the members to become more involved in writing articles in the future.
Our newsletter is one of the things that keeps our club together and it
is not fair to expect only one or two members to continually keep it
going. Even one article from each member would add a variety to our
newsletter that could not be matched anywhere. The club is made by the
members and it can also be broken by them.
Wayne picked up from there and did a demonstration of Coco Graphics
Designer Plus. It is a program that can make banners, greeting cards
and signs. The cost is $29.95 (U.S.) and the software is available
through Zebra Systems. Their address can be found in the Rainbow
Magazine.
Our meeting ended at 8:43pm and many of our members met after the
meeting at the Swiss Chalet for coffee and chit chat.
December 1989 MUG Notes Page 4
PD. NOTES
*************
BY:GERARD GUBBELS
For the month of December we will be looking at two disks packed with
programs.The first disk is mainly graphics, it is MUG Coco 3 015. The
main stay of this disk is a program called HiRes Writer, it is a
shareware program, that allow you print and draw on a hires screen. I
find you must be careful with the program and follow every step in the
directions. If something funny has happened you probably have done
something wrong. With this program you can 'paste' text, along with
drawings of your own creation. This will be saved to disk for future
updating. There are doc's provided for this program.
The other treasures on this disk include picture files, christmas,
unicorn3, haloween, and rudolph with sound. There are also some real
good demo's of what the coco 3 is all capable of, using graphic displays
under Rsdos.
The second disk we will be looking at tonight is a new one in the
library (Mug CoCo 3 016). This disk comes available to us courtesy of
Stan, from downloads from bulletin boards. It has a real good game of
soltaire, with good graphics and speed. Moon is a game which is
joystick operated and you have to avoid meteor showers, and rough
terrain. See how good you are bowling and keep track of your scores. A
good warm up before you enter that tournament and embarrass yourself.
Klingon is a strategy game not unlike a commerically available game
called Warp Factor-X. Get even with those tupperware parties and start
your own business. See if you can rule the town with the most sales,
and take over the competition. Give tuperwars a try. We also have some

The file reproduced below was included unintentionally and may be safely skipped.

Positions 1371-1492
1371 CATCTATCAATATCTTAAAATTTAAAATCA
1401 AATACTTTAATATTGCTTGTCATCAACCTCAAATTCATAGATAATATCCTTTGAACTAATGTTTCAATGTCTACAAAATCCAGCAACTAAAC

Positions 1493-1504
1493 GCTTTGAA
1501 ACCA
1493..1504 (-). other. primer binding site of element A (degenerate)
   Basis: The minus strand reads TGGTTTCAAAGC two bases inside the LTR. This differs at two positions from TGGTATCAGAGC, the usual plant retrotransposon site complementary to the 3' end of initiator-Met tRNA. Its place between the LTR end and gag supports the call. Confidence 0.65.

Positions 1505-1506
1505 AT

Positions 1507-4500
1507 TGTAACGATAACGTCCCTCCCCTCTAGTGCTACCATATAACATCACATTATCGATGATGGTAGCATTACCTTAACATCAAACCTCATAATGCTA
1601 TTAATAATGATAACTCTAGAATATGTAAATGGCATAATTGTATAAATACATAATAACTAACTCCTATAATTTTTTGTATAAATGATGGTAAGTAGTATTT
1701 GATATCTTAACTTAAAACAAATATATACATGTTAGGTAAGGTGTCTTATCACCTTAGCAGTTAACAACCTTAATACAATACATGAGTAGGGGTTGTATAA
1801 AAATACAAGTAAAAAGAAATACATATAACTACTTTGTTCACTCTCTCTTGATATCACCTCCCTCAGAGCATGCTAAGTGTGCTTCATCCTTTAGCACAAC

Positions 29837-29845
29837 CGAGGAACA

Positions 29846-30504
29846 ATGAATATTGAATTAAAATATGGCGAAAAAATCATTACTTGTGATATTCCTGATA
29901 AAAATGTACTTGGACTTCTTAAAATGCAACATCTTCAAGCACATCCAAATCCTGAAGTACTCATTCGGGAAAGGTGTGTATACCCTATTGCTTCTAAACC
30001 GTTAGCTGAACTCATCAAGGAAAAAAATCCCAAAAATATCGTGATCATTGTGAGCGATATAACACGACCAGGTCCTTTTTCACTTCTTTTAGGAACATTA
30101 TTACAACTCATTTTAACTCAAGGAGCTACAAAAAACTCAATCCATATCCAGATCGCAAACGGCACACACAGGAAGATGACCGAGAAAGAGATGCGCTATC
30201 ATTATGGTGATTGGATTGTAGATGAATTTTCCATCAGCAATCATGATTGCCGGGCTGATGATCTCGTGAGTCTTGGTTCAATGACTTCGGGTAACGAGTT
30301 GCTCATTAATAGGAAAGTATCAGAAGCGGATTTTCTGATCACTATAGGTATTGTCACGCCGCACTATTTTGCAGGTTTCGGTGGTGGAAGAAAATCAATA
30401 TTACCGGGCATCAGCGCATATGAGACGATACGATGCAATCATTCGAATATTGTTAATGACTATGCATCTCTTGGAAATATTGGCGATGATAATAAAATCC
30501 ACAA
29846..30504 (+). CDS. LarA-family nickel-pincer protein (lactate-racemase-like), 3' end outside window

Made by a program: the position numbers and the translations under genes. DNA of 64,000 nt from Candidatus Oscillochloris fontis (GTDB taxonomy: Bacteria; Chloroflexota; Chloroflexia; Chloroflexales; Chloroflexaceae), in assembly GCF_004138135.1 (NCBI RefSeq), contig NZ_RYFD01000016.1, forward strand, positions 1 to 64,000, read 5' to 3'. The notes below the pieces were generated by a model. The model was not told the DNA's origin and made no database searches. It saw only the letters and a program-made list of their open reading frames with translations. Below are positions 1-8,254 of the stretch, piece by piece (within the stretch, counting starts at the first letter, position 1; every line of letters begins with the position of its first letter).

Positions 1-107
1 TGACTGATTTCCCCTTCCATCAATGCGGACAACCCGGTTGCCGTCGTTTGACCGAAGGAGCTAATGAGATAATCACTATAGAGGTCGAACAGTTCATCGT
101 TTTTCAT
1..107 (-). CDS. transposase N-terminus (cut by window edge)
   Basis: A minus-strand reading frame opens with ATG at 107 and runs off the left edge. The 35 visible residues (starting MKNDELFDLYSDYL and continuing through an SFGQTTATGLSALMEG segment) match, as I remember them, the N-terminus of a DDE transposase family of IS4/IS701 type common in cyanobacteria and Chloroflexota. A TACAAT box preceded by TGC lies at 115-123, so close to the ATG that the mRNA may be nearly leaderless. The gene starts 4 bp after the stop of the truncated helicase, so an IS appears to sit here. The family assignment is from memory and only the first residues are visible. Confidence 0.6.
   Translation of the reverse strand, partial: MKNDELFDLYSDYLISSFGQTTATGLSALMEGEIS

sound files, disk shrinking, and unarc utilities available on this disk.
These two disks have some high quality software on them, giving good
value for the buck. So enjoy these offerings and have a nice Christmas
and a Happy New Year.
December 1989 MUG Notes Page 5
TELECOM COMMENTS
by W. Morrison
In the last month, our club has been able to make quite a bit of
progress in becoming self-sufficient. We have purchased our own
computer, disk drive, and RS-232 Pack. These items were definitely
needed for us to maintain our BBS service, as until now we had been
using equipment borrowed from our club members.
On the weekend of December 2, 1989, this equipment was brought into
service, and I am quite pleased to be able to say that it appears to be
functioning flawlessly! Definite thank-yous have to go out to two club
members in particular, Stan Bischop our president, and Rick Tower for
the generous loan of the equipment that has made everything possible.
We are still waiting for a "Y" cable, which is on order, and when that
arrives, the last of the borrowed equipment will be able to be returned.
Considering that we are fast approaching the end of the year, I
would like to depart from my usual column format and reflect on the
past year, and the very busy time that we have all had. In the space
of about ten months we have managed to launch a club with the intent of
helping its members, create our own on-line electronic BBS system, and
maintain its reliability to the point where our members have been able
to access it and make use of it almost whenever they wanted.
We have also been able to provide our members with a dynamic
newsletter through the BBS and maintain a reasonably good number of
downloads for our members. When you remember that there have been NO
additional charges for these services, our yearly membership dues come
out looking pretty good. May this kind of progressive success stay with
us for the next decade!
Our board will be approaching its three thousandth call before the
end of 1989, and again, we are planning a little contest for the person
who makes call number three thousand. There will be a prize, so I would
like to suggest that you all get involved and lets see who wins it.
I would also like to throw in a plug here for BBSing in general. If
your Christmas wish list has any room on it for computer equipment, I
would highly recommend your asking for a modem. There is a lot of fun
to be had on-line and it is a great way to gather information about our
hobby and meet new people!
Although I hope to be able to see most, if not all of you before
Christmas, I would like to take this opportunity to wish all our club
members a very merry Christmas and an extremely happy New Year! After